I. Whether the chancellor erred in failing to consider the appreciated value of corporate assets when determining the value of jointly owned shares in a closely held corporation. II. Whether the appreciation in value of non-marital stock held in a close corporation should be considered a marital asset where the increased value may have been due to the personal efforts of the owner spouse during the marriage. III. Whether certain representations by the husband as to the nature, value and acquisition costs of a significant marital asset, constituted fraud. IV. Whether the chancellor abused his discretion in limiting attorney fees and denying the award of suit expenses to the appellant for certain expert witnesses.

Mr. McNaughton has filed a cross-appeal and requests our review of the following issue:

Whether the granting of a monetary award in addition to the awards of alimony, counsel fees, suit money and costs, principal, interest, taxes and insurance during cross-appellee's use and possession of the marital home and contents therein was an abuse of discretion by the trial court. I. Valuation of Stock

Mrs. McNaughton argues that the chancellor erred in relying on the testimony of Dr. David A. Walker who had been qualified to testify on behalf of the appellee as an expert in the area of the valuation of stock in closely held corporations. She bases this contention on the fact that the valuation approach utilized by Dr. Walker in determining the value of the minority shares of the two companies, G.D. Armstrong Co. Inc. and Armstrong Tire and Accessory Corp., was erroneous as it considered only the book value of the real estate owned by each corporation instead of its fair market value.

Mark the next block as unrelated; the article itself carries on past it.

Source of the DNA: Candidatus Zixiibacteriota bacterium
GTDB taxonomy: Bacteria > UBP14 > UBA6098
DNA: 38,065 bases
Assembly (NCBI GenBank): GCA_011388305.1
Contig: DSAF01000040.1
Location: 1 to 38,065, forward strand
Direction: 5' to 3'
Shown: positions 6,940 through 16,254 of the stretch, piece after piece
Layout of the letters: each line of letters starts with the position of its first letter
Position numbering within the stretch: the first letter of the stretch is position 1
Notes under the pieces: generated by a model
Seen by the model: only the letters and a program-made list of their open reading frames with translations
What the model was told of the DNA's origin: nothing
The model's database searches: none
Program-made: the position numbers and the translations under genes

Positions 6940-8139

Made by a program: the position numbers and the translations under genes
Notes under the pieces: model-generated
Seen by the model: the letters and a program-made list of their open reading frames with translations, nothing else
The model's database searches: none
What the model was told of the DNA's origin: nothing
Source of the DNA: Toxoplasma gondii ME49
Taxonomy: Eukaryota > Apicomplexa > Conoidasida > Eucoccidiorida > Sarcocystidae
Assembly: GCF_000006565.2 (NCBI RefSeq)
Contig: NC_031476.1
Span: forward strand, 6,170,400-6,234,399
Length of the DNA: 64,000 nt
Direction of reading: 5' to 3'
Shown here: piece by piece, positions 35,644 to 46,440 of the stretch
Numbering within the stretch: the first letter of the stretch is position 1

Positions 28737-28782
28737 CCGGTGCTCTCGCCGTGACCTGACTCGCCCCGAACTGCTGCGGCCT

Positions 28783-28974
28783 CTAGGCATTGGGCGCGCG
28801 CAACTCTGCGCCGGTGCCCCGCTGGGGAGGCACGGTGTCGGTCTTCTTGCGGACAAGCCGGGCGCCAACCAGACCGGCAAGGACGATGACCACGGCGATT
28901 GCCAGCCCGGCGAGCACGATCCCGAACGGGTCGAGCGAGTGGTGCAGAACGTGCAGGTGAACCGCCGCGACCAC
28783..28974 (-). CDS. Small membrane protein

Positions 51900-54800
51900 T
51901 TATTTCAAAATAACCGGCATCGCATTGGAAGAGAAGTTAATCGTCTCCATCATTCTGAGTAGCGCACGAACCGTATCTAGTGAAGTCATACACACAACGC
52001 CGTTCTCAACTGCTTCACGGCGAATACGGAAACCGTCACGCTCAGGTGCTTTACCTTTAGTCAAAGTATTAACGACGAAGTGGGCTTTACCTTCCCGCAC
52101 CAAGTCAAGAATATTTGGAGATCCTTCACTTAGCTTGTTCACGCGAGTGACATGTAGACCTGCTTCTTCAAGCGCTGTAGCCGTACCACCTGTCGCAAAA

Rather than consider the current value of assets owned by the corporations, Dr. Walker testified that he based his analysis on balance sheets and income statements, recent stock sale transactions between unrelated individuals, dividend declarations, and industry competition within the Washington area.

In assessing the specific value of the minority shares in the closely held corporations, Dr. Walker testified that he also considered factors generally recognized by the Internal Revenue Service in valuing corporate stock. These factors, as reflected in Rev.Ruling 59-60, require an appraiser to weigh all factors in arriving at market value including the nature of the business, the economic outlook in general, the book value of the stock and the financial condition of the business, the earning capacity of the company, the good will of the enterprise, and the size of the block of stock to be valued. As the shares in question were minority shares which lacked control and had no ready market for exchange, Dr. Walker discounted each share price to 40% of its book value. Dr. Walker opined that the fair market value of the minority shares of G.D. Armstrong Company was $58.50, and that the value of the Armstrong Tire and accessories stock was $24.84 per share.